No Battery Needed
It wasn't far and it wasn't fast, but the little, single-seat electric runabout proved that you can power an electric car wirelessly while driving using metal strips embedded in the road.
Lead by Professor Takashi Ohira, students from Toyohashi University of Technology in cooperation with Taisei Corp, successfully drove their vehicle over a 30 meter (98 ft) roadbed with power transmitted inductively through steel wires fused into the tires. The resulting current powered the EV at a speed of 10 km/h (6 mph) during tests. Without a battery, travel is restricted to roads with power strips in them, which, of course, don't exist elsewhere other than at a similar test site in South Korea. There KAIST researchers created in 2013 a wireless bus and powered roadbed some 25 km (15 mi) long that provides regular transit service between the train station at Gumi and In-dong.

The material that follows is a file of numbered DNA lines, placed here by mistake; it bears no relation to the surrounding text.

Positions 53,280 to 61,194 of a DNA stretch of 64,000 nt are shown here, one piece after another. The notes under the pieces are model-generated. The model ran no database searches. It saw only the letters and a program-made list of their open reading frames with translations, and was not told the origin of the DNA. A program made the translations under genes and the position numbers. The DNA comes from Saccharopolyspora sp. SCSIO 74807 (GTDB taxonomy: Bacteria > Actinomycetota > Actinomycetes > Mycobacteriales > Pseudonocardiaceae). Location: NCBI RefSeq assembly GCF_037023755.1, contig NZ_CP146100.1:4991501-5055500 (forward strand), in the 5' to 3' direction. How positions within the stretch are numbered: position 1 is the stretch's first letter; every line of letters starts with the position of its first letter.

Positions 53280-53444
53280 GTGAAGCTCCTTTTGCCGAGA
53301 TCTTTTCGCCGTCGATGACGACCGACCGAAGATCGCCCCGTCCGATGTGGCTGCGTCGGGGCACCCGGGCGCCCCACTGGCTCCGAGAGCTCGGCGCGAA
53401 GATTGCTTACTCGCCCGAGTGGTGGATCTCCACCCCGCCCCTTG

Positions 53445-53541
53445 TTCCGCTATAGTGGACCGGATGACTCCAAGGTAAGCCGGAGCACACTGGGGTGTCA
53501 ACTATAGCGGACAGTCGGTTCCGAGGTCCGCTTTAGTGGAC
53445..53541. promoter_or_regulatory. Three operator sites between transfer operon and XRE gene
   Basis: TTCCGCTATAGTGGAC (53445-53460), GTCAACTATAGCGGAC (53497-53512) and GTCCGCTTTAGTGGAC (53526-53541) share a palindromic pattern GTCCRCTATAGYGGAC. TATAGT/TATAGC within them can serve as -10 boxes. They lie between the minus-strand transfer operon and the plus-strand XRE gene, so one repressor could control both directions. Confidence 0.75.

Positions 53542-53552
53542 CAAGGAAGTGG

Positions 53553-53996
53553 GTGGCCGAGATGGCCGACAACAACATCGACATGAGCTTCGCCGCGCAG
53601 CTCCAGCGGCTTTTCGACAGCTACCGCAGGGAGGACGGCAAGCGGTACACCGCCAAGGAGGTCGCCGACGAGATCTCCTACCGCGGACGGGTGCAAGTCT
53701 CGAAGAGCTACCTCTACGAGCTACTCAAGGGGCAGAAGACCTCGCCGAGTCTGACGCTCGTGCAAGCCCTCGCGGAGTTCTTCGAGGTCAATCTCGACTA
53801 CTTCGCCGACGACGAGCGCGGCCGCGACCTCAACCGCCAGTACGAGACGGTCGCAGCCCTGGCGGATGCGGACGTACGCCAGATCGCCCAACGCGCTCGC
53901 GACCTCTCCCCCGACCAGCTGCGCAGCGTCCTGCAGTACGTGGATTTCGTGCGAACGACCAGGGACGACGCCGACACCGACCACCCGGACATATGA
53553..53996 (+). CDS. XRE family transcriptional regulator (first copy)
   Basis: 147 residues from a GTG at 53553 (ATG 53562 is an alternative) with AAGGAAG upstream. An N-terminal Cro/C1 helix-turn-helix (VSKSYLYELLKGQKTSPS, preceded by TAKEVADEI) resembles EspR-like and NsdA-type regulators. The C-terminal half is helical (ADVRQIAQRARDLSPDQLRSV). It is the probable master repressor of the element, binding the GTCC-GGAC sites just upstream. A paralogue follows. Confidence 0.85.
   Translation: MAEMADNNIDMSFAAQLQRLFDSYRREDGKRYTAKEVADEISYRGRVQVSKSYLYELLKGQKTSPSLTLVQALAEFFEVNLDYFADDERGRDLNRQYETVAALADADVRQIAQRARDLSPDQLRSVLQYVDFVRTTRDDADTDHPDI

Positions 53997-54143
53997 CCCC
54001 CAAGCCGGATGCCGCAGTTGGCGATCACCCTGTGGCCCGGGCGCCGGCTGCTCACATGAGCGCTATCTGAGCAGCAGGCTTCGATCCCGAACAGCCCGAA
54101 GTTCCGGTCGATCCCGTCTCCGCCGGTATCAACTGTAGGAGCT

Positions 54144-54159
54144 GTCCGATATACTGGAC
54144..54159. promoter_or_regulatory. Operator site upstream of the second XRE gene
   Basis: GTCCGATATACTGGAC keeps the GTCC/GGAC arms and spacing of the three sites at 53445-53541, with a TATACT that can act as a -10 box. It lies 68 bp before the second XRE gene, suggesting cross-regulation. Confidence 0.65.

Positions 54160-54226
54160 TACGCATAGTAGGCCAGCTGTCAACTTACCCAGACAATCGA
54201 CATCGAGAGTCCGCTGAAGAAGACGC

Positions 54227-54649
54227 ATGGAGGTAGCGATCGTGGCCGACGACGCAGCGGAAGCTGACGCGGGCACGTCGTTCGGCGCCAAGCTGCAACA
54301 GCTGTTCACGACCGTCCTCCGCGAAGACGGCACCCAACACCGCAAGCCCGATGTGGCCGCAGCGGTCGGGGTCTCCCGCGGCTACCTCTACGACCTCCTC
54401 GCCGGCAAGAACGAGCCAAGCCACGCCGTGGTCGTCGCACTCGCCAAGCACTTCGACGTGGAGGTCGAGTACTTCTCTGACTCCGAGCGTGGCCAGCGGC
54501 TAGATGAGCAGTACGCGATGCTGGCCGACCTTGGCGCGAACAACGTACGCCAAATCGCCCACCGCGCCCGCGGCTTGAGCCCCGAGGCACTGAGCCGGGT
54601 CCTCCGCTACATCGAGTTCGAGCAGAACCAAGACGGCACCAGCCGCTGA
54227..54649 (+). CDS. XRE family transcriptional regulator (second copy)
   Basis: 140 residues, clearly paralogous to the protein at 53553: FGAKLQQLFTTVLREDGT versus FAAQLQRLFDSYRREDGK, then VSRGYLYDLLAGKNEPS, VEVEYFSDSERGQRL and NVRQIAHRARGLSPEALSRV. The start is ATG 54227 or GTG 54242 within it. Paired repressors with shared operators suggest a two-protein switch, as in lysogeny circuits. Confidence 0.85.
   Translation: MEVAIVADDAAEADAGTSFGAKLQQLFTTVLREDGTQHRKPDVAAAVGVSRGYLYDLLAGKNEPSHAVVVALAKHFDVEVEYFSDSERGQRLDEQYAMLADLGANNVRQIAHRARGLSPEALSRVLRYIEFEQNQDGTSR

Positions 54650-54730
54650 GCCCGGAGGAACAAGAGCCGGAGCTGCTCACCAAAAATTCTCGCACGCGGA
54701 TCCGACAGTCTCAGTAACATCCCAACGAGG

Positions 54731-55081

In practice, should the technology ever be adapted, future EVs would have some batteries to provide limited off-grid driving capability. This would enable the use smaller, less expensive battery packs. The big ticket item in this scheme would be in upgrading roads to incorporate the buried power cables and inductive metal strips.
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When you're too old to drive and its too far to walk, here's how the Murayama Danchi, a residential complex in Tokyo solved the problem: a pair of bicycle-powered shuttles.
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